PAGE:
Yesterday I was talking to some McCain supporters about how they arrived at their preference. We don't see many McCain supporters in my neighborhood, so I always take time to hear their views. Admittedly my sample is not large, but of the dozen or so McCain supporters I have spoken with, there is a common thread: Obama gives them a vague feeling of discomfort that they can't quite identify.

When I ask about this vague feeling of discomfort, the answer has something to do with how his views got formed, his past associations, how quickly he rose to prominence, and how charismatic (slick) he is.

The risk, as I understand it, is that once in office Obama would start sporting a turban and begin each speech with WAHLALALALALALAL!!!! He would appoint Supreme Court justices who favor a redistribution of wealth to unborn gay babies, and he'd legalize crack. It would all be part of his master plan to destroy America. I might have the details wrong, but it goes something like that.

It's hard to argue against someone's vague feeling of discomfort. After all, studies have shown that people are actually quite good at determining character and intelligence from nothing more than photographs. I just found it interesting that the people I spoke with described a vague feeling of discomfort in forming their preference. That is not something I ever heard in other elections.
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Oct 31, 2008
I would argue that people who voted against Bush in 2004 weren't doing it because of a "vague feeling of discomfort." There's nothing vague about having your guts pulled out!

And about "Obama scares the crap out of me," check out this great daily show clip of the rallying of fear by both campaigns:

Oct 31, 2008
Scott, you make a big jump there assuming some radical change in posture when Obama takes office. He'll stay the same smooth persona in office.

The discomfort with his associations is largely controlling because Obama has very little history. Virtually no legislation, no law school writings, no executive accomplishments. So what are we left with? I am pretty sure you agree that a politician's rhetoric is useless. So then what? We basically have his resume. Beyond that, his relationships. Those relationships follow a (vaguely?) disturbing pattern.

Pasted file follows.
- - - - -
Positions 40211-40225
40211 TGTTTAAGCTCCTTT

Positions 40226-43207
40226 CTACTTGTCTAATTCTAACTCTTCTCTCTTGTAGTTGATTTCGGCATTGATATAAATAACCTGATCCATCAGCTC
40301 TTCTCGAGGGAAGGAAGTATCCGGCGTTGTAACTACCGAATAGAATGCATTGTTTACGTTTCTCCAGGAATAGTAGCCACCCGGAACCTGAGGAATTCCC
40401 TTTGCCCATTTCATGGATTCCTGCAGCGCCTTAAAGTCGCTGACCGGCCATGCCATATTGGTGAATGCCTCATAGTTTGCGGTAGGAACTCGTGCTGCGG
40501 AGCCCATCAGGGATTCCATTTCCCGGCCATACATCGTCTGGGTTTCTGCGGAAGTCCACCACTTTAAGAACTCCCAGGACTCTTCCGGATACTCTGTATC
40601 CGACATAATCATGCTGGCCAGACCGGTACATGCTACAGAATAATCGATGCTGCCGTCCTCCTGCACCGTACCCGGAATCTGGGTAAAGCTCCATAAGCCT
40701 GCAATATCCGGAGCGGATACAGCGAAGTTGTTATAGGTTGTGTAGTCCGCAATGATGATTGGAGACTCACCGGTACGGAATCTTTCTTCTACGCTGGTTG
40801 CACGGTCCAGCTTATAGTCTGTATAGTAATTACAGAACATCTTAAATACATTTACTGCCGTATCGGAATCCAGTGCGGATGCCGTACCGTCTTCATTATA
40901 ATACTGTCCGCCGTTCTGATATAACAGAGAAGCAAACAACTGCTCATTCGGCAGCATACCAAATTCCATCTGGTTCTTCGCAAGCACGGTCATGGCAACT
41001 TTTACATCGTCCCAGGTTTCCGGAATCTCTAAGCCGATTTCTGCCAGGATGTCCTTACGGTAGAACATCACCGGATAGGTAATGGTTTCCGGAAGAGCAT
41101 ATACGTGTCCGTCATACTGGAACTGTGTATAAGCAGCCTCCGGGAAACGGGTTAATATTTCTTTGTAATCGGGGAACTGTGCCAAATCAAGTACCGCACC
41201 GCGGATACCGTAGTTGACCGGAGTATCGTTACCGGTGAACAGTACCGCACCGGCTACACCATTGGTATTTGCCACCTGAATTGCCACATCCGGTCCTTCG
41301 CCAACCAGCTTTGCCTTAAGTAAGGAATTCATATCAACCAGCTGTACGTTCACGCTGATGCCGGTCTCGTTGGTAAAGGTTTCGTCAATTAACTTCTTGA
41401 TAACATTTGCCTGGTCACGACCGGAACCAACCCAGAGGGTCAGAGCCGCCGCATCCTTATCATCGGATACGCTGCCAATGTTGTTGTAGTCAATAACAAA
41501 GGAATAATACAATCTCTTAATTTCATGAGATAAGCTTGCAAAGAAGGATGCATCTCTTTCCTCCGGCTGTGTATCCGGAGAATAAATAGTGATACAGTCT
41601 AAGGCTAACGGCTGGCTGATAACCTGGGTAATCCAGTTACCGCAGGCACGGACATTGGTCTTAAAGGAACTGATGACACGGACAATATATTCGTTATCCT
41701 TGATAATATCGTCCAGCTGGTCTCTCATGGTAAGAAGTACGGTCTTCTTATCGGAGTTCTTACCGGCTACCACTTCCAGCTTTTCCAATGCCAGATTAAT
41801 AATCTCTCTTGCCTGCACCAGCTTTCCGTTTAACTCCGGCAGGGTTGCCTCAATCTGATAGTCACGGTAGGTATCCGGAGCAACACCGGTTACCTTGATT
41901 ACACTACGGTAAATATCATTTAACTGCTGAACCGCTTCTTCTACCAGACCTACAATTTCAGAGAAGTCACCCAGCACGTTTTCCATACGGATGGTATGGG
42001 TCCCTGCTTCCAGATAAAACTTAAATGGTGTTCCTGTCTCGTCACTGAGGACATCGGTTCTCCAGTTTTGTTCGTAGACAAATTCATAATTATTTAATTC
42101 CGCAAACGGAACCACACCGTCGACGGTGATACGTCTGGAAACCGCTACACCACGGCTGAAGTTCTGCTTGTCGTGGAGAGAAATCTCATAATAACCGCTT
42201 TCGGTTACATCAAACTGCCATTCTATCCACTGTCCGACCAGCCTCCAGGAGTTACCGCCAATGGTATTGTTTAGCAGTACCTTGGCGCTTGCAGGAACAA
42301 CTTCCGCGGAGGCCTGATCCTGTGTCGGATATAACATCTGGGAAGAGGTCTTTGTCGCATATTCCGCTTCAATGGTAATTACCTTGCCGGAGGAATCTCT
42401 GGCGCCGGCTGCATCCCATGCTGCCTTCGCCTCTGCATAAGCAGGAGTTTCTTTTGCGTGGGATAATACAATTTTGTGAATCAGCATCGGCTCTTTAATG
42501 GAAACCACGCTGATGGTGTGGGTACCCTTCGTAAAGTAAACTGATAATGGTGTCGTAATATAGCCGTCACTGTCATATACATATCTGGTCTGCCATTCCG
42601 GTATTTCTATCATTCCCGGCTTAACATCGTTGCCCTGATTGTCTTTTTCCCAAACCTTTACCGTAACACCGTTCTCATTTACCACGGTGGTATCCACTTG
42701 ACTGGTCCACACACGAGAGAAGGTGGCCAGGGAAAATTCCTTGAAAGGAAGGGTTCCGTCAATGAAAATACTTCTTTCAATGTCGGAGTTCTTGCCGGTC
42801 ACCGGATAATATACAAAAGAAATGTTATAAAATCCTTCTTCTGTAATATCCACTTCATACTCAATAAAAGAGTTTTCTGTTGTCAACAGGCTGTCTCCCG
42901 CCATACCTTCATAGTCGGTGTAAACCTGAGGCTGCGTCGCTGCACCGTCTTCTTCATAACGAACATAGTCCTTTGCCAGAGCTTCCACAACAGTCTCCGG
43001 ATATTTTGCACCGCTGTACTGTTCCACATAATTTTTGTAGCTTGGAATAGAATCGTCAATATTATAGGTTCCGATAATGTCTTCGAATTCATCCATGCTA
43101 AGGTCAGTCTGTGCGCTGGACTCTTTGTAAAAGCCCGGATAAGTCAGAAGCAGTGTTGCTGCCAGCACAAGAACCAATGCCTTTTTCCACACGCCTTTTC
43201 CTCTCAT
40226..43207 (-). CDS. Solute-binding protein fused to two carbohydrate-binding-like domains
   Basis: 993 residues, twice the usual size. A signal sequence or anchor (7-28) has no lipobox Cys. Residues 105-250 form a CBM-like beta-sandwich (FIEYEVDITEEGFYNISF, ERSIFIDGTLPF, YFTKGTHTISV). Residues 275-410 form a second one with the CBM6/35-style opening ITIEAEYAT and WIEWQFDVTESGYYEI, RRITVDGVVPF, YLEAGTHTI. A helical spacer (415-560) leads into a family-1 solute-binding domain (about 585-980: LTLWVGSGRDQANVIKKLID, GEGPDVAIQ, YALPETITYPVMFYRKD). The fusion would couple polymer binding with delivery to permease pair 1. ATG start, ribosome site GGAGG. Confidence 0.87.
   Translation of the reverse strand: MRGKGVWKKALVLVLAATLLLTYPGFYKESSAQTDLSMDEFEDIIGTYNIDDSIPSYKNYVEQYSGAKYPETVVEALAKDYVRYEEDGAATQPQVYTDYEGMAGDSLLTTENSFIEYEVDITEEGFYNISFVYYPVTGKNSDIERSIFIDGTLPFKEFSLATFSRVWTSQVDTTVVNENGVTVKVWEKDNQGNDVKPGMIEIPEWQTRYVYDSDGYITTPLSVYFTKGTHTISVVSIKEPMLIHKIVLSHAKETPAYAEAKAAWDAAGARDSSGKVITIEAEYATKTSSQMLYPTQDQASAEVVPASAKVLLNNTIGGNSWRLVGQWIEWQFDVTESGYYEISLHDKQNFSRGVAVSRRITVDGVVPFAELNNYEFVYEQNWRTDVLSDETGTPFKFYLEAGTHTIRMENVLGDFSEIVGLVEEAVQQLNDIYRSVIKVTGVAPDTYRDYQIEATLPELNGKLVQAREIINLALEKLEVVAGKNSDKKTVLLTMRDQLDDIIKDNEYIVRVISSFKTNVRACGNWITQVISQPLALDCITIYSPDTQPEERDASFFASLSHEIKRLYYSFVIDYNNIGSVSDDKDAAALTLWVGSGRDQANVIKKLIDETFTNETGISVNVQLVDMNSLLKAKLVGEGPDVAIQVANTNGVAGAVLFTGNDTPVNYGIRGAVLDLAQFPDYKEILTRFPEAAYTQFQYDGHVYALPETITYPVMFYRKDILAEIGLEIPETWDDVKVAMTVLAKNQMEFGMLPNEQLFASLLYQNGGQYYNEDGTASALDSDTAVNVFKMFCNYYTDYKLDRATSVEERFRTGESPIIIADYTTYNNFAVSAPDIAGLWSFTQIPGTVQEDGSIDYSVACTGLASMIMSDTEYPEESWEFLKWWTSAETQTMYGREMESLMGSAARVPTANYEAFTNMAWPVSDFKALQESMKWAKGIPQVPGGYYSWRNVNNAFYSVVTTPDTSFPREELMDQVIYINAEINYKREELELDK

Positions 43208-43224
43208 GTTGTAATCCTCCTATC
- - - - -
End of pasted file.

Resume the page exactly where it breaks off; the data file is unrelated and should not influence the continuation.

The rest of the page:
I also think it's funny that you criticize vague dislike, but you don't have any criticism of vague like. Ask your favorite Obama supporter, what is their favorite Obama accomplishment? It will either be his biography (transcendent!) or his campaigns (e.g. defeating Hillary, giving a great speech, etc.).

By the way, Obama has done work and does have accomplishments, but they are not the kind his campaign wants to share. Virtually all his work was done for/with ACORN or with Ayers at Annenberg.

Most people running for president have actual accomplishments (they they are willing to share), and therefore aren't so dependent on their relationships (think Bill Clinton - his record as governor, combined with his personality, outweighed his troublesome history with women).
Oct 31, 2008
Obama Pelosi Reid = much more than a vague sense of discomfort.
McCain Pelosi Reid = much less sense of discomfort. Gridlock Rules and often gives us our best government!
Oct 31, 2008
I once got a vague feeling of discomfort after eating at a local Quickie Taco joint. The same feeling of discomfort repeated itself after the first time I heard Palin speak. Therefore, feelings of discomfort should not be neglected when making a voting decision. If one of the candidates gives you gas during the election, imagine the full-blown case of the runs you will have for four years once that person gets elected.
Oct 31, 2008
It sounds like McCain "supporters" that you spoke with are not so much for McCain as they are against Obama. I got to thinking... would the election results be any different if you could choose to vote against a candidate? You could only vote for one candidate or against one candidate, and not both. So, I couldn't vote for McCain and against Obama - only one or the other. Your total vote count is the number of votes for you minus the number of votes against you. You could still write in a candidate as a "for" vote, but you couldn't write in a candidate as an "against" vote. Who would win then? I'll bet that a lot of McCain voters wouldn't vote for him so much as they would vote against Obama.
Oct 31, 2008
The problem I have with the "vague feeling" is that people are making decisions based on that, and not Fact, Logic or Knowledge. Maybe there is something to the idea of using Feelings for business and political decisions. However for me it seems a ignorant and dangerous thought process.

But hey, maybe I'm wrong.
Oct 31, 2008
I would not call my fear "vague" but maybe I don't take the time to fully explain what I am feeling. Obama will change the US - for the worse. I fear he will make HUGE changes, possibly fundamental ones. Things like "wealth redistribution" and health care and more entitlement programs - moving us more and more toward socialism. I don't want socialism. I don't trust McCain more than Obama (they are both politicians - 'nuff said). But I don't think the US needs DRASTIC change and that's what Obama seems to want to make happen. Obama scares the crap out of me.
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